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UPDATE: Council and Blue Planet oppose El Mauro tailings dam in Chile

El Mauro tailings dam, near Caimanes. Credit: Colectivo audiovisual de registro de la memoria histórica de Caimanes

El Mauro tailings dam, near Caimanes. Credit: Colectivo audiovisual de registro de la memoria histórica de Caimanes

IPS has reported, “People in the small town of Caimanes in northern Chile will suffer severe health problems if water pollution produced by (the El Mauro) tailings dam built by the Los Pelambres mining company is not cleaned up, experts warn. …Seven kilometres long and 270 metres high, it is the largest toxic chemical dump in Latin America. …(It) is located eight kilometres upstream from the town of Caimanes. …Minera Los Pelambres, which has been operating (a copper mine in Valle del Choapa, 250 kilometres north of Santiago) for 10 years, belongs to the Luksic family, the wealthiest in the country and one of the richest in the world, according to Forbes magazine.”

The article continues, “The most important study on water pollution in Caimanes was carried out in November 2011 by Dr. Andrei Tchernitchin of the state University of Chile, who found high concentrations of toxic metals in several water courses. …Patricio Bustamante said the company’s copper mining operations have had a negative impact on the community and has caused enormous losses to the local heritage, as 140 archaeological sites have been dug up and 500 stones bearing 2,000 engravings have been moved from their original positions. …’These are crimes against the local cultural heritage and society which violate human rights, and the state is responsible for failing to guarantee access to clean drinking water for the people of Caimanes and for letting a company expose them to lethal danger,’ Bustamante told IPS.”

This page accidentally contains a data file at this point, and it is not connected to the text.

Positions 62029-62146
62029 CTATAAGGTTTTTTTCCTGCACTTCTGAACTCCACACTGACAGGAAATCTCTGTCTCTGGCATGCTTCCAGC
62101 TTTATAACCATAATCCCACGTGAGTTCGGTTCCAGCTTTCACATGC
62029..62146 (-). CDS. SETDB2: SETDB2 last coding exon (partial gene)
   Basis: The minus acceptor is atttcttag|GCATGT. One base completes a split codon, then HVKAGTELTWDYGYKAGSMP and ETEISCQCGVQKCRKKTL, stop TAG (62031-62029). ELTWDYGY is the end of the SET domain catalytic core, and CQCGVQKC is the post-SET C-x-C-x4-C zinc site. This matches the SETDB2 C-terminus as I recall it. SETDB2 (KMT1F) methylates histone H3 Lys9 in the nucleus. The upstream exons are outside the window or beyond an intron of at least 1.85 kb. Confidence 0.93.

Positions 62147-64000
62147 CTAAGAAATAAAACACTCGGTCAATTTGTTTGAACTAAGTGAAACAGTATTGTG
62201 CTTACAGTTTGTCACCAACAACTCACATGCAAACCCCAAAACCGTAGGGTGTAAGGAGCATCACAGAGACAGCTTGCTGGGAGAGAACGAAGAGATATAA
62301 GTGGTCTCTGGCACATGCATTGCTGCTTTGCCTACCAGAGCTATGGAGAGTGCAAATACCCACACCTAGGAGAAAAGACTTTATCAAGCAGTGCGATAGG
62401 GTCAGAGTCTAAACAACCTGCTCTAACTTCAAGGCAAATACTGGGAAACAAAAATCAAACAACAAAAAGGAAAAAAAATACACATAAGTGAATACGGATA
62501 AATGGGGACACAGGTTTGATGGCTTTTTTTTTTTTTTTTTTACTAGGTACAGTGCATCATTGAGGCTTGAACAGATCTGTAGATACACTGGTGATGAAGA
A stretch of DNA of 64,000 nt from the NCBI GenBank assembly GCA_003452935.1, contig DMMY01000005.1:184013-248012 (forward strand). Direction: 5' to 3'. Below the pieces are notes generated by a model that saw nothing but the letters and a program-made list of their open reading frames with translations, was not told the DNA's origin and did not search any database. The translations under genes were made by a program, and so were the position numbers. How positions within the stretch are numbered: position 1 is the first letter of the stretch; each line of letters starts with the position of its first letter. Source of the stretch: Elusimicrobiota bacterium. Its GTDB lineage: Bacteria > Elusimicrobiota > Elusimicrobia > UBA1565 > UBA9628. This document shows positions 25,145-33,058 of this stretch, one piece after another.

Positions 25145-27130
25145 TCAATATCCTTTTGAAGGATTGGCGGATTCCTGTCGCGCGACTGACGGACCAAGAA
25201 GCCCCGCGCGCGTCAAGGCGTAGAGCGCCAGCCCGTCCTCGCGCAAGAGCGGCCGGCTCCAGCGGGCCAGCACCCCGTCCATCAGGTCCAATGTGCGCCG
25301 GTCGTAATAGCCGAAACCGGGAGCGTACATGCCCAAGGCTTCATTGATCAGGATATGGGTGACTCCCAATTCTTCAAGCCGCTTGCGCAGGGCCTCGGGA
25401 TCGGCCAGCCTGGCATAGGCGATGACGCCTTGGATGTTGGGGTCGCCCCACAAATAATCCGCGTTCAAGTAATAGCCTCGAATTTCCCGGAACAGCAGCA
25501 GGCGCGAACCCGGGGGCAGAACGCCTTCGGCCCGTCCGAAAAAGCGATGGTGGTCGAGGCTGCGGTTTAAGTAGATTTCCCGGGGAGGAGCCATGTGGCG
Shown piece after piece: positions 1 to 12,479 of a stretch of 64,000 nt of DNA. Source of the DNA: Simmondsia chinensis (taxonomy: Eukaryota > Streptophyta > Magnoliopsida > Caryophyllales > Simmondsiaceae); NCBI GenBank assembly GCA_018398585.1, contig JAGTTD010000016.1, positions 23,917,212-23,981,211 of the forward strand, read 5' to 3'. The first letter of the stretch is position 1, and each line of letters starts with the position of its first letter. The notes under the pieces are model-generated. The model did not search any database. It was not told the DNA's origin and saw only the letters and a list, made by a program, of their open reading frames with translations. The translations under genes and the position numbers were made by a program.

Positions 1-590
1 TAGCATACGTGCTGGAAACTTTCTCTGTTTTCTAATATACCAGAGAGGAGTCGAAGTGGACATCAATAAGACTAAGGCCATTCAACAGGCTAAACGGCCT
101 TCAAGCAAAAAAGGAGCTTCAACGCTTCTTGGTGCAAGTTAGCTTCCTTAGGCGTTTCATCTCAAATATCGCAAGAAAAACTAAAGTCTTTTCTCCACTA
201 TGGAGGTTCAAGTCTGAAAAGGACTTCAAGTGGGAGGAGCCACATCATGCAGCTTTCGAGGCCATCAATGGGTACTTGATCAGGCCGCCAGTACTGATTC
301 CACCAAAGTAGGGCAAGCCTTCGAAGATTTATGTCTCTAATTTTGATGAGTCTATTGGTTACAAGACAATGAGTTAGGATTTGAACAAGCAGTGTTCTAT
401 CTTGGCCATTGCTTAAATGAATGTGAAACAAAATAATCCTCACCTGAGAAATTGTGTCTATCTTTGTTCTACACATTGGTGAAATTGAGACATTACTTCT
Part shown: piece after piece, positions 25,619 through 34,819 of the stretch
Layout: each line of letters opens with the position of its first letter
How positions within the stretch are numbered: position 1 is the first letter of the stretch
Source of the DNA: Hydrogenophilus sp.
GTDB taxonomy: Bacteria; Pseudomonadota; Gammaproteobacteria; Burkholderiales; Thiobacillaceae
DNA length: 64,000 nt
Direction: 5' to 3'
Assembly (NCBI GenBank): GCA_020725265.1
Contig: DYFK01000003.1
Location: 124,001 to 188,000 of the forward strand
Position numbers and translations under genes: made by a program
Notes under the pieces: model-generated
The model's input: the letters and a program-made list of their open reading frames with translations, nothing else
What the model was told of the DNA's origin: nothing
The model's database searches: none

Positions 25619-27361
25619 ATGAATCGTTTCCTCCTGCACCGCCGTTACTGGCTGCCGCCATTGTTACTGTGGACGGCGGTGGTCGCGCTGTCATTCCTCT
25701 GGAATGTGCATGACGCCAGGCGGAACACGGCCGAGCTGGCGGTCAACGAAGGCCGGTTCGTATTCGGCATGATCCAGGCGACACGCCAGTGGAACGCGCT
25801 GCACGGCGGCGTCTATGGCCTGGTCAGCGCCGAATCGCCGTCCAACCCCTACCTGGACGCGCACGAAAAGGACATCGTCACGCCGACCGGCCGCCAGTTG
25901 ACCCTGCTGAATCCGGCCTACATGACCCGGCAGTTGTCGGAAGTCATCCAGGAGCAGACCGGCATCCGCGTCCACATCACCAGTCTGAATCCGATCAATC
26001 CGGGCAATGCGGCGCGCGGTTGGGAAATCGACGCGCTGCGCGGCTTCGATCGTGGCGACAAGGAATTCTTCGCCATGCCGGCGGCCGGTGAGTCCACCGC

The Council of Canadians and Blue Planet Project have signed an open letter with other groups that states, “As associations organizing the Alternative World Water Forum, we wish to express our deepest concern. We wish to remind that ‘the right to safe drinking water and sanitation is a human right, essential to the full enjoyment of life and the enjoyment of all human rights’ recognized by UN on 28 July, 2010, and that States must ensure that their people are guaranteed access to safe water. Non-compliance constitutes a violation of human rights on the part of the state, which is an imprescriptible crime. …We (also) support the applications by France Libertés and MRAP (the French NGO Mouvement contre le racisme et pour l’amitié entre les peuples/ Movement Against Racism and for Friendship between Peoples) to the UN Human Rights Council, condemning violations of human rights taking place in Caimanes.”

The IPS article is at http://www.ipsnews.net/2012/06/mine-tailings-pollute-a-chilean-towns-water/.